Significance of Western Saloons

As we re modelling a western saloon, I wanted to explore the historical significance behind these buildings. If found a quote that sums up basically what these structures were about;

Sometimes too much drink is barely enough- Mark Twain

These bars were already in existence in cities such as Taos, Sante Fe and New Mexico, known as Cantinas. They soon spread to the Americas, becoming popular in cities of labor communities as a place to unwind and drink. These were very different than our own perceptions of the buildings- usually tents thrown together for a few nights before workers or soldiers moved on.

The first place to become to hold the name saloon was Browns Hole on the Wyoming-Colerado-Utah border. It was popular during the fur trade era, opening in 1822. The establishment grew immensely, for example one existed in Santa Barbara (California) in 1848, but by 1850, there were 30 saloons in total. The type of clientele varied considerably on location;

  • Soldiers e.g. Bents Ford, Colorado
  • Miners e.g. Santa Barbara
  • Cowboys e.g. Dodge City Kansas

These saloons didn’t just appeal to the everyday folk, mainly single working men. They were used by many historical famous figures. George Washington said goodbye to his officers in the Fraunces Tavern in New York. Andrew Jackson planned his defence attack of New Orleans for the British by meeting Jean Lafitte in a grog shop. John Wilkes Booth and his accomplices planned President Lincoln’s assassination in the Surratt Tavern.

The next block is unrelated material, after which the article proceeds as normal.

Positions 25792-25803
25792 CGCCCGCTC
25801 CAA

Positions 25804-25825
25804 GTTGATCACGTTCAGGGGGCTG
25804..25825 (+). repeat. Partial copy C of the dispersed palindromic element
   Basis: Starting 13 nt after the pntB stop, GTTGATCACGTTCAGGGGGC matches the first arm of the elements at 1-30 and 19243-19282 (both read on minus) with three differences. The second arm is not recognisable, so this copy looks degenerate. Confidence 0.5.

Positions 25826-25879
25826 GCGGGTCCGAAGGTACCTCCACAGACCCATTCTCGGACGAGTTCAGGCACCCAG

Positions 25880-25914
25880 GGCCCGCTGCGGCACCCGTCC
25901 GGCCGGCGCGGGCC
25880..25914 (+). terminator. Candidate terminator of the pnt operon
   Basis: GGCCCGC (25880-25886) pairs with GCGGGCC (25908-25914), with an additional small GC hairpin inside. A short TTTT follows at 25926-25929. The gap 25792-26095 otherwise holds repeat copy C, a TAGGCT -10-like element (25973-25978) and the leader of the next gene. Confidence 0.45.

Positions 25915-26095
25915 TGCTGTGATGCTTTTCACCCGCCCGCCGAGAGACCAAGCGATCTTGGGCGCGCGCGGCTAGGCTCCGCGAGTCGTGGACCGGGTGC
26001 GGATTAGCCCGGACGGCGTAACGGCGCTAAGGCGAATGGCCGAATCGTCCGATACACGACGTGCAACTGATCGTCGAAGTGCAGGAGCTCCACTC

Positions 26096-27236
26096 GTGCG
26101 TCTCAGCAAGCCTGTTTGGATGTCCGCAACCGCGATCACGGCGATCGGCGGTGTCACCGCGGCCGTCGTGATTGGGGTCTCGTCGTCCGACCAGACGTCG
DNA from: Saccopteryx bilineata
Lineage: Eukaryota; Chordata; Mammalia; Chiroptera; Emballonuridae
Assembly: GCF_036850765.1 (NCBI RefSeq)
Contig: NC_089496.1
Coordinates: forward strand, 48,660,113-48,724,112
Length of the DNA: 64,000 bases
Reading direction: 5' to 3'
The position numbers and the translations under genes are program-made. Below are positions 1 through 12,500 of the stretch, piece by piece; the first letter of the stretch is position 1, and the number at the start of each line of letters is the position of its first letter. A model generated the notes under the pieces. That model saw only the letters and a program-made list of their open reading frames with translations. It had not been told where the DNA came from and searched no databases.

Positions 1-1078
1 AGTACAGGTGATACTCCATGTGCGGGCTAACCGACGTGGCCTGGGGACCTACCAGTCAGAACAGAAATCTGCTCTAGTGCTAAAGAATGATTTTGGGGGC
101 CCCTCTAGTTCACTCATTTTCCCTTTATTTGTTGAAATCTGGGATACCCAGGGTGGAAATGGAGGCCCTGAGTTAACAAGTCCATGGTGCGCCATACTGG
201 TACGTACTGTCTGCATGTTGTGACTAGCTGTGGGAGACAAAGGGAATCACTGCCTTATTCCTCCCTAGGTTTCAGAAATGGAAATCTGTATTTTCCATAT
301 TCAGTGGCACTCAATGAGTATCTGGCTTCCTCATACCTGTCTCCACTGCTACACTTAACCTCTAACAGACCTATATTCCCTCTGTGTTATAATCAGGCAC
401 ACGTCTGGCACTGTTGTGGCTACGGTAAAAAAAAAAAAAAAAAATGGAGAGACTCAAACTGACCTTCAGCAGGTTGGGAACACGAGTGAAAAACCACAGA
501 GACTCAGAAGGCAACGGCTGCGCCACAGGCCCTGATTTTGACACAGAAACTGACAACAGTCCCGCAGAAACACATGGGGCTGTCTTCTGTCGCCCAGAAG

The drink in these bars was strong. Strong being an under exaggeration estimate, look at some of the combinations below;

  • Whiskey- raw alcohol, burnt sugar and chewing tobacco. It received names such as Tangle Foot, Forty- Rod, Red Eye and Coffin Varnish
  • Cactus Wine- a mix of tequila and peyote tea
  • Mule Skinner- whiskey and blackberry liquor

Drinking wasn’t the only pass time in these bars, gambling was also a common activity. Poker tables littered the rooms, card games like Faro and Brag were popular. Other games, three card monte and dice games were also player. These included high low, chuck a luck and grand hazard.

Regarding the interior of the saloon itself, this varies with the general industry and area that the saloon exists in.

In almost every  saloon, one could depend on seeing the long paneled bar, usually made of oak or mahogany, and polished to a splendid shine. Encircling the base of the bar would be a gleaming brass foot rail with a row of spittoons spaced along the floor next to the bar. Along the ledge, the saloon patron would find towels hanging so that they might wipe the beer suds from their mustaches. Most  saloons included some kind of gambling including such games as Chuck-A-Luck, Three-Card-Monte, Faro, and usually an on-going game of poker.

Decorations at these many saloons varied from place to place but most often reflected the ideals of the customers. In the cowtowns of the prairies, one might see steer horns, spurs, and saddles adorning the walls, while in the mountains, a customer would be met by the glazing eyes of taxidermied deer or elk. Often, there was the infamous nude painting of a woman hanging behind the bar.  (, 2016).

Our own bar, we decided, would be located in a cowtown or prairies, so therefore would need decoration such as antlers and other ornaments.

A really cheesy video on the western saloon history. Enjoy. (YouTube, 2016).

References (2016). Saloons of the Old West. [online] Available at: [Accessed 25 Oct. 2016].

YouTube. (2016). Old West Saloons history. [online] Available at: [Accessed 28 Oct. 2016].



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